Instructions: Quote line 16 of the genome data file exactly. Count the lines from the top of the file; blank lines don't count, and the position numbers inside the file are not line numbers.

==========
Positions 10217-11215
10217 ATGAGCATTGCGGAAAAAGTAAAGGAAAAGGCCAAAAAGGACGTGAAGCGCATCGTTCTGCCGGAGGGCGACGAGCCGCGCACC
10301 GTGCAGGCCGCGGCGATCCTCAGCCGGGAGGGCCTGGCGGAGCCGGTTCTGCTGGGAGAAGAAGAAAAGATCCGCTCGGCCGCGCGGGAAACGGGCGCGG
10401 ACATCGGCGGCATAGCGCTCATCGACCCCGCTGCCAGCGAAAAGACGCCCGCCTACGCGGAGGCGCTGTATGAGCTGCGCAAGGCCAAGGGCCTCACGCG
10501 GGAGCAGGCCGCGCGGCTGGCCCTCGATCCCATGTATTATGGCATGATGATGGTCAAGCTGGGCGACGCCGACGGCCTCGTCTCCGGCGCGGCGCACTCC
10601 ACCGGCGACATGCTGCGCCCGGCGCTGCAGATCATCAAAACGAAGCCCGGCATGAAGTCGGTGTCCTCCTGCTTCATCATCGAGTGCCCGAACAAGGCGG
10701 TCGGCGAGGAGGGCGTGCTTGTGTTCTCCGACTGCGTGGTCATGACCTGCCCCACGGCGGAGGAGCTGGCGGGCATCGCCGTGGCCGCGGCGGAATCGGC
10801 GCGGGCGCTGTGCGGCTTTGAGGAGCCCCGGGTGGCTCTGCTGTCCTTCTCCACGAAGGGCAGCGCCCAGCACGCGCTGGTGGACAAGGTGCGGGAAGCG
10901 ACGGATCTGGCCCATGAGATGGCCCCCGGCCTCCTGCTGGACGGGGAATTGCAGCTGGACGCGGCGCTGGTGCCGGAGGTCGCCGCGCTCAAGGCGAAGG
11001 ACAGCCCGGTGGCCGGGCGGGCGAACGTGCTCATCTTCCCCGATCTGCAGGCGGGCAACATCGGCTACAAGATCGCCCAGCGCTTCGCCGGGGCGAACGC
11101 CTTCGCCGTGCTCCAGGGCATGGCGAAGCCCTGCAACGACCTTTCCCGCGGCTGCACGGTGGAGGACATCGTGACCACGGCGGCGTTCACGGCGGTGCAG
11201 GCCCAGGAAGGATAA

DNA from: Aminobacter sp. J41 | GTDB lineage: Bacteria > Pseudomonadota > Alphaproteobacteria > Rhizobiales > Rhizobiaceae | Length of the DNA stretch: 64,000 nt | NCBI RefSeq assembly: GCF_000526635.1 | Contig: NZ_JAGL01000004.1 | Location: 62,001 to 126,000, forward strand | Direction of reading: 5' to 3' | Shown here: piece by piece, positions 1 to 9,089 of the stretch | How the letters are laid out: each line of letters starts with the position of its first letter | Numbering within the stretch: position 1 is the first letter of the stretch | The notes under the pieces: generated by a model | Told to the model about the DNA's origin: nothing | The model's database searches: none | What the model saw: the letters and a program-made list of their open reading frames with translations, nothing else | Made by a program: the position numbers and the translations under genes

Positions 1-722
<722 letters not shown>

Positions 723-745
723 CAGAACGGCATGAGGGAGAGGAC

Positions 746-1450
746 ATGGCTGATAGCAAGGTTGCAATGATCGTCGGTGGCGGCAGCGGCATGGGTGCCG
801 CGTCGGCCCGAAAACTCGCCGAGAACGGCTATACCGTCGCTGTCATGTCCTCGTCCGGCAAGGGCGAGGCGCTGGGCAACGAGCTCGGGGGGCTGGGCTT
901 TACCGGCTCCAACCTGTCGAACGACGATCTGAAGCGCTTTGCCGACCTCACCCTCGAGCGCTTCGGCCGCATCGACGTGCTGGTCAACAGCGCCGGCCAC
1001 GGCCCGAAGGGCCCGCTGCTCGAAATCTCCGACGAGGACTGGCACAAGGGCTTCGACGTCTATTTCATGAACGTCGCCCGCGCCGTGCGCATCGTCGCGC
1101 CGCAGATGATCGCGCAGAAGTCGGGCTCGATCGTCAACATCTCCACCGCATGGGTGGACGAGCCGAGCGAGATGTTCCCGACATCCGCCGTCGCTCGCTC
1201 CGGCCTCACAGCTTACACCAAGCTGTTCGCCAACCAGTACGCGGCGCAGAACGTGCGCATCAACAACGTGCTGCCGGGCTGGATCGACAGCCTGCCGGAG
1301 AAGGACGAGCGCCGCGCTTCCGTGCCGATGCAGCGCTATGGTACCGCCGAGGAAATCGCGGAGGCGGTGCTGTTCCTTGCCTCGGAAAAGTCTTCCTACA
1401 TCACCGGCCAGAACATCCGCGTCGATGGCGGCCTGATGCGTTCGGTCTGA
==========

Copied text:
Positions 723-745